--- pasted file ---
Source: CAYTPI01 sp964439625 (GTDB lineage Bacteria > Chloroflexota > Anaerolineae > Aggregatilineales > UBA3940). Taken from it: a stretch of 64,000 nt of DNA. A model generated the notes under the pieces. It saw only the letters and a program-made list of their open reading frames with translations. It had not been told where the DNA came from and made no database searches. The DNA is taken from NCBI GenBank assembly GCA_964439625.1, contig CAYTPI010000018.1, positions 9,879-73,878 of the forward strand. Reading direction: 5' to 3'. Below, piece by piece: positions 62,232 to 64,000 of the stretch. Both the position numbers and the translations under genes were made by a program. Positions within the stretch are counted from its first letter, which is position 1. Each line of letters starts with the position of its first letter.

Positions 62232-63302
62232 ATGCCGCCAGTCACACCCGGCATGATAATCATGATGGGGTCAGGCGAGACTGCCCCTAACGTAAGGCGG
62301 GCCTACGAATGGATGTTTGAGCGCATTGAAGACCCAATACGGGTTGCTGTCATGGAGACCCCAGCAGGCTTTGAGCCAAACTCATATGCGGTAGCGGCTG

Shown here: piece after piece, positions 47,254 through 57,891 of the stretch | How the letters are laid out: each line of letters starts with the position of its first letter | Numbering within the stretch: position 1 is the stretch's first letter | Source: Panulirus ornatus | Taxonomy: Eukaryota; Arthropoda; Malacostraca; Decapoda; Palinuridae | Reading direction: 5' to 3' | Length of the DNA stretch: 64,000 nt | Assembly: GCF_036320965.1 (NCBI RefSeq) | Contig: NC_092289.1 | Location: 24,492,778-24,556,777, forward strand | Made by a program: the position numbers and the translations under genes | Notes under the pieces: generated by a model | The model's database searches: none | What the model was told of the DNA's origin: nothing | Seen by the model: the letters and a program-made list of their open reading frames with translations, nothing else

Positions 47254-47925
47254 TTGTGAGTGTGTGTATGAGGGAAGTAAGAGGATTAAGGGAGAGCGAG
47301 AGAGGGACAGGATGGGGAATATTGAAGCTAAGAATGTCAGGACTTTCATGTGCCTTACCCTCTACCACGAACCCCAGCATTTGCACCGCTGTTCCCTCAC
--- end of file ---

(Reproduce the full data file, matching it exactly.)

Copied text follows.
Source: CAYTPI01 sp964439625 (GTDB lineage Bacteria > Chloroflexota > Anaerolineae > Aggregatilineales > UBA3940). Taken from it: a stretch of 64,000 nt of DNA. A model generated the notes under the pieces. It saw only the letters and a program-made list of their open reading frames with translations. It had not been told where the DNA came from and made no database searches. The DNA is taken from NCBI GenBank assembly GCA_964439625.1, contig CAYTPI010000018.1, positions 9,879-73,878 of the forward strand. Reading direction: 5' to 3'. Below, piece by piece: positions 62,232 to 64,000 of the stretch. Both the position numbers and the translations under genes were made by a program. Positions within the stretch are counted from its first letter, which is position 1. Each line of letters starts with the position of its first letter.

Positions 62232-63302
62232 ATGCCGCCAGTCACACCCGGCATGATAATCATGATGGGGTCAGGCGAGACTGCCCCTAACGTAAGGCGG
62301 GCCTACGAATGGATGTTTGAGCGCATTGAAGACCCAATACGGGTTGCTGTCATGGAGACCCCAGCAGGCTTTGAGCCAAACTCATATGCGGTAGCGGCTG

Shown here: piece after piece, positions 47,254 through 57,891 of the stretch | How the letters are laid out: each line of letters starts with the position of its first letter | Numbering within the stretch: position 1 is the stretch's first letter | Source: Panulirus ornatus | Taxonomy: Eukaryota; Arthropoda; Malacostraca; Decapoda; Palinuridae | Reading direction: 5' to 3' | Length of the DNA stretch: 64,000 nt | Assembly: GCF_036320965.1 (NCBI RefSeq) | Contig: NC_092289.1 | Location: 24,492,778-24,556,777, forward strand | Made by a program: the position numbers and the translations under genes | Notes under the pieces: generated by a model | The model's database searches: none | What the model was told of the DNA's origin: nothing | Seen by the model: the letters and a program-made list of their open reading frames with translations, nothing else

Positions 47254-47925
47254 TTGTGAGTGTGTGTATGAGGGAAGTAAGAGGATTAAGGGAGAGCGAG
47301 AGAGGGACAGGATGGGGAATATTGAAGCTAAGAATGTCAGGACTTTCATGTGCCTTACCCTCTACCACGAACCCCAGCATTTGCACCGCTGTTCCCTCAC